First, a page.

|Numéro de publication||US6160596 A|
|Type de publication||Octroi|
|Numéro de demande||US 09/467,397|
|Date de publication||12 déc. 2000|
|Date de dépôt||20 déc. 1999|
|Date de priorité||20 déc. 1999|
|État de paiement des frais||Payé|
|Numéro de publication||09467397, 467397, US 6160596 A, US 6160596A, US-A-6160596, US6160596 A, US6160596A|
|Inventeurs||Gail Monica Sylvester, Raymond Lippmann, Mark James Miller, Martin Lynn Adams|
|Cessionnaire d'origine||Delphi Technologies, Inc.|
|Exporter la citation||BiBTeX, EndNote, RefMan|
|Citations de brevets (5), Référencé par (32), Classifications (15), Événements juridiques (8)|
|Liens externes: USPTO, Cession USPTO, Espacenet|
The present invention relates generally to systems for illuminating visual display units, and more specifically to systems for backlighting liquid crystal display units.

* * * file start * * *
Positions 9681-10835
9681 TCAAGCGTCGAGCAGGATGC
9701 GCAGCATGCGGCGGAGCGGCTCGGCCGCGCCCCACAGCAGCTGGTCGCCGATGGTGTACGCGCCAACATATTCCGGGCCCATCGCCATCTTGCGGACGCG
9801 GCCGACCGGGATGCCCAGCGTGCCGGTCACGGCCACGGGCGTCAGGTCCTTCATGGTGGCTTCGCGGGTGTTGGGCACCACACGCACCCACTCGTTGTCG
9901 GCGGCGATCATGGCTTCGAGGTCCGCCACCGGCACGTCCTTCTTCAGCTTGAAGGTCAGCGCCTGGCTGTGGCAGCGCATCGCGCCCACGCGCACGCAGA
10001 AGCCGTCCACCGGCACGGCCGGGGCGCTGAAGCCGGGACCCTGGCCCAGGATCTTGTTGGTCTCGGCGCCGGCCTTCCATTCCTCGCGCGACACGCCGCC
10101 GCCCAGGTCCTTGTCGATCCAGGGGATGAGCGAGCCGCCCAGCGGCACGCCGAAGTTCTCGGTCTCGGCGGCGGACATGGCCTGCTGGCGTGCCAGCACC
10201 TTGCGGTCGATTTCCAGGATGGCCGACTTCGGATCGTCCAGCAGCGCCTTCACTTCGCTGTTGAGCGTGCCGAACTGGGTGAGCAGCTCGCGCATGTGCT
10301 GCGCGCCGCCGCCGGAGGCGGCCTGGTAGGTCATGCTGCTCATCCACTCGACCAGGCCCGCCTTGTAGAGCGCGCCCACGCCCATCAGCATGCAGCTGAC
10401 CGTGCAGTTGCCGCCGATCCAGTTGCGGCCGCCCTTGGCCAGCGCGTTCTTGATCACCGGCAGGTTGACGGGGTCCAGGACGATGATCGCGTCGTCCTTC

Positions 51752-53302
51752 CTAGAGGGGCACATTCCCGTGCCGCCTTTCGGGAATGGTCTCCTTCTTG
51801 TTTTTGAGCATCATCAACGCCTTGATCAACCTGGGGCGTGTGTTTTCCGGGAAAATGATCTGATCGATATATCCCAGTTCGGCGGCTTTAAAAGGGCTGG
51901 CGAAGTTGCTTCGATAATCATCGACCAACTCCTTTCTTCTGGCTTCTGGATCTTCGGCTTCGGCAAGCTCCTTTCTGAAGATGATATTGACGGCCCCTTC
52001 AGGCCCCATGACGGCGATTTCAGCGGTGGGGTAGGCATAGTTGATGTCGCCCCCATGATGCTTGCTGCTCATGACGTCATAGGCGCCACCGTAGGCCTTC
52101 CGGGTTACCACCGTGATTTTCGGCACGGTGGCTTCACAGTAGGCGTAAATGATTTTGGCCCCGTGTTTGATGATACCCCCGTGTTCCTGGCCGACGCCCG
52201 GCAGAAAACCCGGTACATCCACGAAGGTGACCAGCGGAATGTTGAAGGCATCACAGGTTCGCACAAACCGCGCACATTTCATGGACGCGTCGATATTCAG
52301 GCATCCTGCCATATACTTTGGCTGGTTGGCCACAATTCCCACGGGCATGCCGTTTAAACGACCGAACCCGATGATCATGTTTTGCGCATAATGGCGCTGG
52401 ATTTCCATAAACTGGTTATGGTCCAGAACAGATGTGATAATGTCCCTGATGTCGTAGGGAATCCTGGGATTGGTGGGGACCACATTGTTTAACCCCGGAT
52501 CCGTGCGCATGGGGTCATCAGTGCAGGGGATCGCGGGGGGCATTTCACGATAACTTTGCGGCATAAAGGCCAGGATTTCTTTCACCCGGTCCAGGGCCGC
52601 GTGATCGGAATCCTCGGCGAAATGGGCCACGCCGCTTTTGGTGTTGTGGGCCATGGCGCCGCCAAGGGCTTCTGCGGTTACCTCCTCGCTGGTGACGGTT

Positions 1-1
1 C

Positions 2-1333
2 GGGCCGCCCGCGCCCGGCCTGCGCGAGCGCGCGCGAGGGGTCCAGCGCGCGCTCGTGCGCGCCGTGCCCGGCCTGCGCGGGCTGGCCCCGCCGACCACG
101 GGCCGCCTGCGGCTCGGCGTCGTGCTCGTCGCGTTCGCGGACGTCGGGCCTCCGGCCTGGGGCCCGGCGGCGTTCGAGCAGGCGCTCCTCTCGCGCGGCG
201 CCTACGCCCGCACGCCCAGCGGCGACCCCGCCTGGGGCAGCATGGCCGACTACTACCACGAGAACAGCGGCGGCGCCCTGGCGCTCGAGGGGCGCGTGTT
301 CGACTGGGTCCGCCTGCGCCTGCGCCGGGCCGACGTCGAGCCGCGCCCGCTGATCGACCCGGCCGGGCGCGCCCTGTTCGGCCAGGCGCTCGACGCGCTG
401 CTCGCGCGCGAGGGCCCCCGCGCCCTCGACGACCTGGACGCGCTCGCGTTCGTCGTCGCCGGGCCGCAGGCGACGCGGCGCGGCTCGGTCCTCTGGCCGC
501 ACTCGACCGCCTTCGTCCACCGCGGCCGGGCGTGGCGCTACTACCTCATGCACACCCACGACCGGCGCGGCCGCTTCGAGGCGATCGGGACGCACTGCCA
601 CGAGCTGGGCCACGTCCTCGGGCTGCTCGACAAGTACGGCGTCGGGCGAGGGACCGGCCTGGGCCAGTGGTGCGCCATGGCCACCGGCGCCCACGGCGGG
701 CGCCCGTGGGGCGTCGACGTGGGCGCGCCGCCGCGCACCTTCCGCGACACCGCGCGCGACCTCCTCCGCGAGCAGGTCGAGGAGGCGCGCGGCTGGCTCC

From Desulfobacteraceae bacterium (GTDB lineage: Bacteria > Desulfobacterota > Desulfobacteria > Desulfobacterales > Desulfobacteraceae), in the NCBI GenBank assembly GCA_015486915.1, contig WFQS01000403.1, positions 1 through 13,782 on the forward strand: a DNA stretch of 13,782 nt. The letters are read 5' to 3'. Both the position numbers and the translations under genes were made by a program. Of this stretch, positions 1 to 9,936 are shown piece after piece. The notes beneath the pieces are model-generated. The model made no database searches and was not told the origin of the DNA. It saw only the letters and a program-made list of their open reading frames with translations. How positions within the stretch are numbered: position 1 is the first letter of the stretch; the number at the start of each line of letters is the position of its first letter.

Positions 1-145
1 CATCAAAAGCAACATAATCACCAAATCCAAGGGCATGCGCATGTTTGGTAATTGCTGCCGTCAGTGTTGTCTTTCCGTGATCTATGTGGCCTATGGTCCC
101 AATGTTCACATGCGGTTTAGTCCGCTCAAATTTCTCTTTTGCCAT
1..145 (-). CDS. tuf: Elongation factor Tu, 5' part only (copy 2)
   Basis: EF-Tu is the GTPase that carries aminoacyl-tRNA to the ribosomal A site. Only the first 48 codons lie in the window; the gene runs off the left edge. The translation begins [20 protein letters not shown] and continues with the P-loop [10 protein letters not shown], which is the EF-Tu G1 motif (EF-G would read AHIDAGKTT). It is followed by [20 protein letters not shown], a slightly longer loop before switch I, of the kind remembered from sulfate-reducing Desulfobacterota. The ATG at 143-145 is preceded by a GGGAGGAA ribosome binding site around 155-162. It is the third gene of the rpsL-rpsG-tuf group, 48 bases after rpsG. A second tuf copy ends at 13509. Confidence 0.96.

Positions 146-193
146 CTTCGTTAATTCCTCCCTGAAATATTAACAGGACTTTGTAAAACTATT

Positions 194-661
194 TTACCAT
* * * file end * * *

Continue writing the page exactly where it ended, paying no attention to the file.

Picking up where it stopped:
Illuminated display panels are known and commonly used for providing visual information relating to electronic equipment in general, and in particular for providing motor vehicle occupants with information relating to engine/vehicle operating conditions, climate conditions and control thereof, entertainment control, and other automotive-related functions. Early display illumination techniques involved backlighting or side-lighting a mechanically formed panel, typically via one or more incandescent lamps, wherein the panel defined a predetermined message. For example, early automotive radios typically included a mechanically actuated frequency tuning panel that defined AM and FM frequency bands. For night driving, one or more incandescent lamps were provided that served to sidelight the frequency tuning panel for increased visibility thereof. As such radios became more sophisticated and consequently included more functions, radio panels were typically formed with transparent or translucent messages that were back-lit at night to provide for visibility of such messages.